Avilash Cramer, a second-year MEMP student in the Harvard-MIT Health Sciences and Technology program, has been named the Broshy Fellowship recipient for the 2017/2018 award year. Avilash works with Dr. Rajiv Gupta, Director of the Advanced X-ray Imaging Sciences (AXIS) Center at MGH, whose lab is working to develop safer and more accessible radiography tools, with a focus on electrical and mechanical design of these systems.

In Dr. Gupta’s lab, Avilash’s research is focused on the development of the next generation of computed tomography (CT) hardware. Avilash explains, “CT is the clinical standard for diagnosing many emergent medical conditions, such as stroke and traumatic brain injuries. Unfortunately, the size, weight, and expense of CT systems make them inaccessible for patients outside of large trauma centers, or in the developing world.”

Prior to coming to MIT, Avilash worked at the Aravind Eye Hospital in Madurai, India, on a Fulbright scholarship, which helped shape his understanding of the need for medical devices on a global scale.

Dr. Gupta’s nomination of Avilash for this award also noted that his strong multidisciplinary background in electrical engineering and physics as well as medical skills and knowledge he’s gained from his medical coursework and work as an emergency medical technician, has enabled Avilash to take a holistic approach towards his work and produce viable results.

Currently, Avilash is working in the lab to design a novel, modular x-ray system that he says will allow for CT scanners to be “significantly lighter weight and cheaper.” Avilash explains that this new system “would expand access to this valuable diagnostic tool to austere environments such as rural and low-income communities, battlefield care, and extended space missions.”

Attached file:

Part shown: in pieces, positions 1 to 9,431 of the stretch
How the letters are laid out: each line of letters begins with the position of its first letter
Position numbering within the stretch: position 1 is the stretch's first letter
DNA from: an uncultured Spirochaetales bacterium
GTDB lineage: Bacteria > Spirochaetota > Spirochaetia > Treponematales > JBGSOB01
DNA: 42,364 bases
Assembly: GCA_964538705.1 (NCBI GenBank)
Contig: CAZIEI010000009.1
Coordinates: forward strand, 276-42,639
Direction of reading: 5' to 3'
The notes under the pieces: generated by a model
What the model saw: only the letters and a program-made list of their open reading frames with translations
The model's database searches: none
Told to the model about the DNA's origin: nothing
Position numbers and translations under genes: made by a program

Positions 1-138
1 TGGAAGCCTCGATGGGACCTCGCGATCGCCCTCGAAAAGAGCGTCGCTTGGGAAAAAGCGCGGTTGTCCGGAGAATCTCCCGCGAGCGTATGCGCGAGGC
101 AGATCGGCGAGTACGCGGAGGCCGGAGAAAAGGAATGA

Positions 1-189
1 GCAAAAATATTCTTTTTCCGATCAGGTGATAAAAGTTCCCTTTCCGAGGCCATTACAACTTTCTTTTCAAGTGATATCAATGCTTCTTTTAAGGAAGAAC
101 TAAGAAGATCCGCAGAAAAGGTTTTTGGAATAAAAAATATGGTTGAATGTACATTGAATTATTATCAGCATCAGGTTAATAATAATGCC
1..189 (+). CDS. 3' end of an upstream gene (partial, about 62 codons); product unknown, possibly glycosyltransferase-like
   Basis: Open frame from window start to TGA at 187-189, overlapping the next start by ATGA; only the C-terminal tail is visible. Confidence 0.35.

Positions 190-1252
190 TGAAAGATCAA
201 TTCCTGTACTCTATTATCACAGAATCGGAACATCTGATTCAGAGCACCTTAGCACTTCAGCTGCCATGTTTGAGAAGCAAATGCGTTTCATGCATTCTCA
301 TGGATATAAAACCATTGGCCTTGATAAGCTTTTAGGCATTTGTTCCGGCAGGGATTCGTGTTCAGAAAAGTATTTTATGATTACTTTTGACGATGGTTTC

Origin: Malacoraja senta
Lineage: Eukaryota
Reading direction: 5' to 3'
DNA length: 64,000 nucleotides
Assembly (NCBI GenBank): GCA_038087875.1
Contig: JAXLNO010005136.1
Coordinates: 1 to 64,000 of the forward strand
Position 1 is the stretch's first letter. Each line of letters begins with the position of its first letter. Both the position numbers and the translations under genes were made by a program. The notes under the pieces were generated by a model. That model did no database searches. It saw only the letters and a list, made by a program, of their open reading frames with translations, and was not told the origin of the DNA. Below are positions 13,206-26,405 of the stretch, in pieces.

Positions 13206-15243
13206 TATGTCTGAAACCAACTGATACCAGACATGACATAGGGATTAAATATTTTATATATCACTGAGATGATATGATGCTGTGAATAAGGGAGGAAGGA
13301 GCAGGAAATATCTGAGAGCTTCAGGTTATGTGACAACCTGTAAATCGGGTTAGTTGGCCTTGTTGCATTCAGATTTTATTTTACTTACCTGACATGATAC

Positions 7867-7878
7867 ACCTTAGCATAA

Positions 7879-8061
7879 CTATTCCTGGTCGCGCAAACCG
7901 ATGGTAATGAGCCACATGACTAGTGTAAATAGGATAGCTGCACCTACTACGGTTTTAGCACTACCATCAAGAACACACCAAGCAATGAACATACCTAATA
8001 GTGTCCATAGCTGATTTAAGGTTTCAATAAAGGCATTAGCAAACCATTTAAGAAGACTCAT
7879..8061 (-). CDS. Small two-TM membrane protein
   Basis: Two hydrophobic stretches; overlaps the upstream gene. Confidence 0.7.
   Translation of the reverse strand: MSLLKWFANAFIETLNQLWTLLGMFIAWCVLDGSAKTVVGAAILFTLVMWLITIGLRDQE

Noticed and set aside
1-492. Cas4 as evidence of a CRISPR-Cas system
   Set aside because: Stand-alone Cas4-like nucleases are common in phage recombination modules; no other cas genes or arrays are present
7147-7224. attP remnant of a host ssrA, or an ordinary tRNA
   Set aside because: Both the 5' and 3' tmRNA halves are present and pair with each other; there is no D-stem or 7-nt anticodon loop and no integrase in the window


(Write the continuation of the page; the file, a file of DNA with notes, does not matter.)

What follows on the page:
“The support of the Broshy fellowship will allow us to scale up our prototype in the coming months, and to explore other applications for our research, such as mammography,” Avilash comments.

“I actually received a CT scan myself just three weeks ago, when I was in the hospital with appendicitis! My care was great (and I’ve pretty much recovered from the surgery), but the experience helped remind me why I come to work each day.”

On his receipt of this award Avilash says, “I am thrilled and honored to have been awarded the Eran Broshy fellowship. This opportunity really means a lot for our lab, and gives me more independence and confidence in myself as a young scientist.”

The Broshy Fellowship, named for Eran Broshy, MIT alumnus and member of the MIT Corporation and the IMES Visiting Committee, was established to support the research and education of an exceptional graduate student whose work focuses on a novel, interdisciplinary project that has a good likelihood of being translated into an innovative commercial product and/or service that positively impacts health care outcomes and cost.

This year’s fellowship provides a one-year $50,000 award to support tuition, stipend, and research costs. Requests for nominations for the 2018/2019 award year will be announced in early spring 2018.